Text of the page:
DON’T – reinspect the house yourself after repair completion.

DO – ask for an invoice & have your inspector go back to reinspect.  We just had an instance where the listing agent owned the handyman company and they did a BAD job at repairs and knocked the water heater out of the venting while installing earthquake straps.  This was leaking carbon monoxide into the garage.  It probably would not have been noticed by an untrained eye.

DO- LEAVE YOUR EMOTIONS OUT OF NEGOTIATIONS!  Logic and common sense with proper expectations with the home inspection repair request will lead everyone to less headaches & a smoother close in the long run.

Posted by

Thanks,  Renée Burrows 702-580-1783 Broker/Owner, REALTOR®


copyright 2006-2013 Renee Burrows, REALTOR®, Savvy Home Realty Solutions  702-966-2494

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Comments (7)

Troy Erickson AZ Realtor (602) 295-6807
HomeSmart - Chandler, AZ
Your Chandler, Ahwatukee, and East Valley Realtor

Renee - We too have a form here in Arizona. Most agents are well aware of this, and do use it properly. However, some of the things the buyer asks for based on the inspection seem a little ridiculous.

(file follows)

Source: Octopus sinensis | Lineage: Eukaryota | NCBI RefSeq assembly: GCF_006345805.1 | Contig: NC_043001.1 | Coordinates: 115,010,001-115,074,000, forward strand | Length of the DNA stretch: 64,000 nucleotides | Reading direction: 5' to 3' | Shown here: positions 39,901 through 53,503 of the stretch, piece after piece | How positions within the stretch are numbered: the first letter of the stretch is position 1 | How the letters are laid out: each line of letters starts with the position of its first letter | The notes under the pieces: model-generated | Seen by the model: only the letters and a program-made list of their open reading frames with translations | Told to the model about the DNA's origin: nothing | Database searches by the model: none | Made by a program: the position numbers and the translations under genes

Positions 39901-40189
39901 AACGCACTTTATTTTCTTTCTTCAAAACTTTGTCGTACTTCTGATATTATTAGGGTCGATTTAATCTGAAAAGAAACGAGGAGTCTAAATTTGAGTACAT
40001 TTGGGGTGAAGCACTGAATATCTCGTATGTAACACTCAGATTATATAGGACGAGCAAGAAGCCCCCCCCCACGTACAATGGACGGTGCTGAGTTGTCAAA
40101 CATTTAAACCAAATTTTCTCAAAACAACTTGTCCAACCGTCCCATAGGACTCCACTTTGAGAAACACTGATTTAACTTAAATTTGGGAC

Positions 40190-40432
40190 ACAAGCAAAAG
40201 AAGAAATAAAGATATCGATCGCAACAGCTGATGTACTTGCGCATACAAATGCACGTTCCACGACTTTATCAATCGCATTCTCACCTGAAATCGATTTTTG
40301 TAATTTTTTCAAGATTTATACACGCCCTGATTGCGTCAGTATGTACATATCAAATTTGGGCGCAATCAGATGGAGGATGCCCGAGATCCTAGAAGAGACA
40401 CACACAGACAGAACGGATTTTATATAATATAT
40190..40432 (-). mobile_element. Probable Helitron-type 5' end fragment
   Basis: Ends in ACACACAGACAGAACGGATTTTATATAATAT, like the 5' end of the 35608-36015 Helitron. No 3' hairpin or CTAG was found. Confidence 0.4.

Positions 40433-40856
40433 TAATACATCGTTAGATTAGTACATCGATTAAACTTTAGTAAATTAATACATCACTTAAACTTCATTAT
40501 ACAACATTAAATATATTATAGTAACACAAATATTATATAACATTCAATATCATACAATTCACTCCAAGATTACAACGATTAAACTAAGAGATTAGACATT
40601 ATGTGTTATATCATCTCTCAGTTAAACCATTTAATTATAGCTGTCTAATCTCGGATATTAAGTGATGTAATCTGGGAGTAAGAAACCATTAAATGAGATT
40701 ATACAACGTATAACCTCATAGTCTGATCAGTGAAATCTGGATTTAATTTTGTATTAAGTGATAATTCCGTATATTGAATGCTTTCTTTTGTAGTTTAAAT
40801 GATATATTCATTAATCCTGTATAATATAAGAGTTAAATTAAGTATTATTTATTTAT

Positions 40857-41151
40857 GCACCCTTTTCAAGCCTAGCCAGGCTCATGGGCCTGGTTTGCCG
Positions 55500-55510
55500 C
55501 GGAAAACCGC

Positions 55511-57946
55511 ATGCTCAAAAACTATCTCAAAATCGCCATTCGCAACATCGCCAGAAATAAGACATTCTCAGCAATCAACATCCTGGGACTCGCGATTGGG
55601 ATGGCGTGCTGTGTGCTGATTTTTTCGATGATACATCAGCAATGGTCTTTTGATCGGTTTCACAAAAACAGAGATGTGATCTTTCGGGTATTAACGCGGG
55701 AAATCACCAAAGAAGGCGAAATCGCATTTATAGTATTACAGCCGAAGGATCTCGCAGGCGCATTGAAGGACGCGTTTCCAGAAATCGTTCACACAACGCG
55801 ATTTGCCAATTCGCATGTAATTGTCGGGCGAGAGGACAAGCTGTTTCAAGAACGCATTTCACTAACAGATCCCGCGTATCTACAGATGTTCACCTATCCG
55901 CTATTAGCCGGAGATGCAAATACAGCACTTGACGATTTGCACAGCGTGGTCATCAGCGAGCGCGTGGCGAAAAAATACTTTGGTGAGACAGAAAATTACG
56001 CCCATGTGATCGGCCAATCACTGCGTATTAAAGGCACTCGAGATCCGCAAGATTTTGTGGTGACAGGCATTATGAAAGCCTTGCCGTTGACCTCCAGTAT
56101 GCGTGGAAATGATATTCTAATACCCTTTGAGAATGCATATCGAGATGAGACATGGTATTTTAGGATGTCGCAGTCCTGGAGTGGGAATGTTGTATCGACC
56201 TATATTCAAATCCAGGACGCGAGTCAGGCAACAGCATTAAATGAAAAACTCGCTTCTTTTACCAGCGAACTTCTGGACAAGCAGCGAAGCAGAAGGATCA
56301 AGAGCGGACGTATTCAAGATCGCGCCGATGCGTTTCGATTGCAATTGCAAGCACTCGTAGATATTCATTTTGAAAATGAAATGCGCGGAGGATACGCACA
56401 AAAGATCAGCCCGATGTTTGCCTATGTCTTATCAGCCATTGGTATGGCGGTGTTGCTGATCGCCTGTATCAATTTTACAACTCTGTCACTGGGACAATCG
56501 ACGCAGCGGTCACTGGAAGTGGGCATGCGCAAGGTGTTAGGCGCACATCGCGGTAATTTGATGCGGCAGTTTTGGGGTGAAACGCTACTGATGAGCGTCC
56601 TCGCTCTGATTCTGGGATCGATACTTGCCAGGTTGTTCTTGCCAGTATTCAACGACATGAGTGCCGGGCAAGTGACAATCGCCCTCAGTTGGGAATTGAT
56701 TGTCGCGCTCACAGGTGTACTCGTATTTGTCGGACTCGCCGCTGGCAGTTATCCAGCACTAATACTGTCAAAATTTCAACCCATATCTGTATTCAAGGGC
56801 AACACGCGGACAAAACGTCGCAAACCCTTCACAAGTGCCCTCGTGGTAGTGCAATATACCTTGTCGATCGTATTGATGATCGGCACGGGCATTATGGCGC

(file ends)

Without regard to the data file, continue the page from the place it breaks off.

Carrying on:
Sep 17, 2015 04:39 PM
Kat Palmiotti
eXp Commercial, Referral Divison - Kalispell, MT
Helping your Montana dreams take root

Interesting list of dos and don'ts.  

We don't have an inspection repair form here, nor do we have an agreed upon repair allowance limit.  Inspection follow-ups can be problematic, but I've found if the buyers focus on safety/structural issues, everything usually turns out well.


Sep 17, 2015 09:07 PM
Jeffrey DiMuria 321.223.6253 Waves Realty
Waves Realty - Melbourne, FL
Florida Space Coast Homes

Renee...have not seen your wonderful posts in some time. Thanks for a great one on inspections!

Sep 19, 2015 01:33 AM
Pat Starnes-Front Gate Realty
Front Gate Real Estate - Brandon, MS
601-991-2900 Office; 601-278-4513 Cell

Renee, this is an excellent list of things to do (and don't do) regarding home inspections. Thanks for writing it.

Nov 08, 2015 09:06 AM
Tony and Suzanne Marriott, Associate Brokers
Serving the Greater Phoenix and Scottsdale Metropolitan Area - Scottsdale, AZ
Haven Express @ Keller Williams Arizona Realty

OK - it's been 3 months since this post - where are you!!?? 

Dec 16, 2015 11:37 AM
Dave Halpern
Dave Halpern Real Estate Agent, Inc., Louisville, KY (502) 664-7827 - Louisville, KY
Louisville Short Sale Expert

Make sure to know what systems are EXCLUDED from the inspector's scope of work. If the home inspector notes in the small print that he/she doesn't inspect pools, then we may erroneously think that since no pool problems were noted there is no need to ask for repair. Not a good day if after closing the buyers find a major problem with the pool.

Jun 19, 2017 12:50 PM
nobody - Alamance, NT

Breathe, home inspection are just a tool to tell the buyer the details of the home they're going to be buying, even a new home isn't perfect.

Jan 16, 2018 06:42 PM